Cynara cardunculus

Cynara cardunculus, the perennial plant commonly known as the cardoon, is a member of Asteraceae, the second largest family of flowering plants. The plant is native to the Mediterranean Basin, but beyond its contemporary cultivation in areas of France, Spain, and Italy, it also grows in different parts of California, South America, and Australia. It figures in a number of recipes from the culinary traditions of Spain and Portugal (in the Spanish Cocido madrileno, for instance), and, traditionally, the battered and fried stems are served at the altars of St. Joseph that are scattered throughout the streets of New Orleans. Additionally, the plant produces a vegetarian substitute for rennet, an enzyme integral to the production of several European cheeses.

For gardeners, C. cardunculus, which is one of 8 species included in Cynara, tends to be somewhat cumbersome: beyond its tenacious, weed-like invasiveness, it requires both a large amount of open space (specimens must be planted around ¾ of a metre apart) and a lengthy growing period of up to 5 months. While its fleshy taproot enables it to tolerate dry soils and climates, the plant’s hardiness to drought is matched by its inability to cope with frost and snow. The apex, which in the right soil conditions stands as high as 3 or 4 metres, puts forth a large and many-flowered head of blue or purplish flowers loaded with pollen.

Specimens are planted both in our Food Garden and in our Physic Garden, as elements in the leaves are commonly thought to benefit digestion, circulation, as well as the functioning of the liver and the gall bladder.

Cynara cardunculus

11 responses to “Cynara cardunculus”

  1. The Hollyberry Lady

    Absolutely stunningly gorgeous!
    : O

  2. Dori

    How does this differ from globe artichoke, also known as cynara cardunculous?

  3. Marilyn Brown

    I started this from seed years ago, because I was curious. It is glorious, growing about 6′ tall, and topped off each summer with a dozen or more bright purpley-blue thistles. The honeybees love them, as is apparent in your photo. My one plant shares a small space with a vigorous “Fourth of July” rose and a Fuji apple tree. Seeing this beautiful plant in my garden always brings me joy, and seeing it on BPotD was a wonderful surprise . Thank you for all the delights you bring to us !

  4. Douglas Justice

    As Dori points out, Cynara cardunculus is also the name for the cultivated artichoke. The name Cynara comes from the Greek kyon, a dog, referring to the pointed, tooth-like phyllaries, bracts peculiar to the flowerheads of plants in the sunflower family, that are the edible part of artichoke. Note that the softer innermost phyllaries, together with the receptacle (the stem tissue at the base of the flowerhead) are the most edible parts, and only become palatable after cooking. Artichokes, also sometimes known under the invalid name Cynara scolymus, are completely unknown in the wild and are presumed to have been selected over the millennia from the tougher cardoon, whose phyllaries are stiff and inedible.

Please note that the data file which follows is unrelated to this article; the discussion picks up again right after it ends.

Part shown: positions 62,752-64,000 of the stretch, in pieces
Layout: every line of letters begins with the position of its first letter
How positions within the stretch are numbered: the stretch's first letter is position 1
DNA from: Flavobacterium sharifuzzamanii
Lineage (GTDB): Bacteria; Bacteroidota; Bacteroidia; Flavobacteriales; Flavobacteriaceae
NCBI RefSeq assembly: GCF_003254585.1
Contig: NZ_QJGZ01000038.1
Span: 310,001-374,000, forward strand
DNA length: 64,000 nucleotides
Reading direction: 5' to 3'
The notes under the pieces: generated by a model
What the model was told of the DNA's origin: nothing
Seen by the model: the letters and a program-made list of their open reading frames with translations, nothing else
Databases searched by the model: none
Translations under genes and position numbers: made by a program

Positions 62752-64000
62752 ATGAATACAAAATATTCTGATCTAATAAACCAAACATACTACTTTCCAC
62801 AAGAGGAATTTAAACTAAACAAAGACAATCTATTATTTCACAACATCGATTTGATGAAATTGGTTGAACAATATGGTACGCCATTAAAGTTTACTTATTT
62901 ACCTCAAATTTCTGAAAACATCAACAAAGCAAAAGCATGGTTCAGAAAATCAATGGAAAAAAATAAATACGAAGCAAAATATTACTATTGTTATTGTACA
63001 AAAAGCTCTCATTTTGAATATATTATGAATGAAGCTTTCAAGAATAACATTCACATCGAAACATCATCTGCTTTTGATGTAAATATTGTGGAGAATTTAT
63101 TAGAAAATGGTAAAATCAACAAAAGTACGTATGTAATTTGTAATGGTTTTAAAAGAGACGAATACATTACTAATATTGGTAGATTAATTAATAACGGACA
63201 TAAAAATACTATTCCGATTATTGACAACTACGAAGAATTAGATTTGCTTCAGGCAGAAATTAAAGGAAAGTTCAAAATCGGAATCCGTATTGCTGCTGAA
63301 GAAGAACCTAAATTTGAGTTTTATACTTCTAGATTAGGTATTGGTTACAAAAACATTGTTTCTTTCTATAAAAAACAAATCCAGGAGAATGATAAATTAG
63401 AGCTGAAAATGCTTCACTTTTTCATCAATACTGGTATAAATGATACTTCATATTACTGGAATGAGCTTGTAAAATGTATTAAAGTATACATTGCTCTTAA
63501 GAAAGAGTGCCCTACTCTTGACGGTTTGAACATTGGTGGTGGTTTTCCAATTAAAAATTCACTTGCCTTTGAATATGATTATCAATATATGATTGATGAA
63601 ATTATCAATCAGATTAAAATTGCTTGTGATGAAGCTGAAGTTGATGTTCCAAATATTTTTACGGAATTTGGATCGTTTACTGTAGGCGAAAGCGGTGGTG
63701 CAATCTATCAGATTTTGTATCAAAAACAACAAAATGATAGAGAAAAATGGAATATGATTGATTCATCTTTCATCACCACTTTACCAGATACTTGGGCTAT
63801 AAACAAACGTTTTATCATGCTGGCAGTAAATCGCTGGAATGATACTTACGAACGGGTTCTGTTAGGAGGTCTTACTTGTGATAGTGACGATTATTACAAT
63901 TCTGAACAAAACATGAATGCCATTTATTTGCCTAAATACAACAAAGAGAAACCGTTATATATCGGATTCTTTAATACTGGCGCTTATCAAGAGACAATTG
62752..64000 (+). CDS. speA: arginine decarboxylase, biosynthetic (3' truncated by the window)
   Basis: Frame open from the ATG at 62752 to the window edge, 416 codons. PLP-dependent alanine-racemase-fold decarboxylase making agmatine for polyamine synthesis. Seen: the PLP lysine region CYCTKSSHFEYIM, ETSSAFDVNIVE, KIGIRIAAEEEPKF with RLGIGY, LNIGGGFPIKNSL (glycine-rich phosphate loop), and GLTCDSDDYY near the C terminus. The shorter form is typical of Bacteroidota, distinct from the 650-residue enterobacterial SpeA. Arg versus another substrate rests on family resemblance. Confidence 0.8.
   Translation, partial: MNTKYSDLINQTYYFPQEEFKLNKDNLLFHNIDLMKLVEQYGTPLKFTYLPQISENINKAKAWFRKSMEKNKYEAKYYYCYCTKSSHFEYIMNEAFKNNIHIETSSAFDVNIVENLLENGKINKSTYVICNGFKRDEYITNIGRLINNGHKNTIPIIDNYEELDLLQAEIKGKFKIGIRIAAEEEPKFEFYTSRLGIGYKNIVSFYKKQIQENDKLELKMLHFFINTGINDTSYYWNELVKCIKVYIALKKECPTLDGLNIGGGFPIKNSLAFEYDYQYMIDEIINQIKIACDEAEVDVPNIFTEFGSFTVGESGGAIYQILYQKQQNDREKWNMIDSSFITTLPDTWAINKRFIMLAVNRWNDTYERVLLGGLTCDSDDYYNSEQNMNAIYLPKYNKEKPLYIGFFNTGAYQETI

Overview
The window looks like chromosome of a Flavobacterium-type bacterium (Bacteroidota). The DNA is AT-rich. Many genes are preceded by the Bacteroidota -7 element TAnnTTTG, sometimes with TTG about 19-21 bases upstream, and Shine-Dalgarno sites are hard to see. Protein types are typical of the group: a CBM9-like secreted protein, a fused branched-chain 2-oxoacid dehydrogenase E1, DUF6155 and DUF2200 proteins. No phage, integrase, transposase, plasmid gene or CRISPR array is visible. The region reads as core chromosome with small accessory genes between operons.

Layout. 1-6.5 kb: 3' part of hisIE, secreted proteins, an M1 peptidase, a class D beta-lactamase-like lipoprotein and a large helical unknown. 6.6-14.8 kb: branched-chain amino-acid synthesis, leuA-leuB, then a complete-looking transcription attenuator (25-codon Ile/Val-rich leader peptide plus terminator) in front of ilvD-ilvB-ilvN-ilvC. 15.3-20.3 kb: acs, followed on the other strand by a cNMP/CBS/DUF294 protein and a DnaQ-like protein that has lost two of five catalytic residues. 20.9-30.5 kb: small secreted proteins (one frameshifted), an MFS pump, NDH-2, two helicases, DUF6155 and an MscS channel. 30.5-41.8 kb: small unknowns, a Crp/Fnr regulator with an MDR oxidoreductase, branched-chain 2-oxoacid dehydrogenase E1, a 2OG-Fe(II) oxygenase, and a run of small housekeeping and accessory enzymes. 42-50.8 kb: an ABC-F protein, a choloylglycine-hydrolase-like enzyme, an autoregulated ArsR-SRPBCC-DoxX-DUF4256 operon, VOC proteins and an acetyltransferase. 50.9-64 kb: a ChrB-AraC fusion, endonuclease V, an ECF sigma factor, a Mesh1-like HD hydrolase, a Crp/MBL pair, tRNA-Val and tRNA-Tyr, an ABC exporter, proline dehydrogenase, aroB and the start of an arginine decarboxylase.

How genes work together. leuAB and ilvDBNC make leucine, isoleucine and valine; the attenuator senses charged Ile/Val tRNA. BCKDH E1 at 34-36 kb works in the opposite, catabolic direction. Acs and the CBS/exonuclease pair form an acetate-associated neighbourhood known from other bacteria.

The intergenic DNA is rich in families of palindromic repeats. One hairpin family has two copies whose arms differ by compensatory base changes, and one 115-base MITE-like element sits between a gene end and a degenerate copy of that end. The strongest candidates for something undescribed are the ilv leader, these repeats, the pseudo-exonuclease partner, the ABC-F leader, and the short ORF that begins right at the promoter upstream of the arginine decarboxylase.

5. elizabeth a airhart

    i came across these two lines by
    robert sheriden
    won’t you come into my garden
    i would like my roses to see you
    mr justice and company thank you for the invite

  6. Cambree

    I thought this was milk thistle flower. This plant is also called “artichoke thistle”.
    If I had a cat, I would name her Cardooni after this flower. I love this photo! And love the bee too.

  7. Claire on Bainbridge Island

    This is an outstanding photo. What a great name for a beautiful plant. Thank you. I have only learned about Cardoon since moving to the Northwest. My local vintner (Bainbridge Island Winery) taught me about it and I have been impressed ever since. But, this photo is over the top.

  8. mary elabarger

    This is my absolute all time favorite flower – for its size, audacity, “little shop of horrors” quality – I have overwintered it in SW PA – people stop by in awe – “What is that?!”. Have tried and not been able to get a picture like this. Thank you so much! Mary Elabarger

  9. Melissa

    The bee is a bumblebee (Genus Bombus)

  10. Connie

    I love these macro photos- and this is lovely. Being a beekeeper, I am always tickled to see the pollinators included. Now I know I have to grow some! How do you overwinter it in SW PA? ( I’m in MD.) Also, I guess I want to know how to contact the different members of this list directly, so I don’t bother all of you w/ questions for one of you. Thanks!

  11. Heike Schmidt

    Where can I get it? I have been trying to find a plant in Victoria but no-one seems to sell it?

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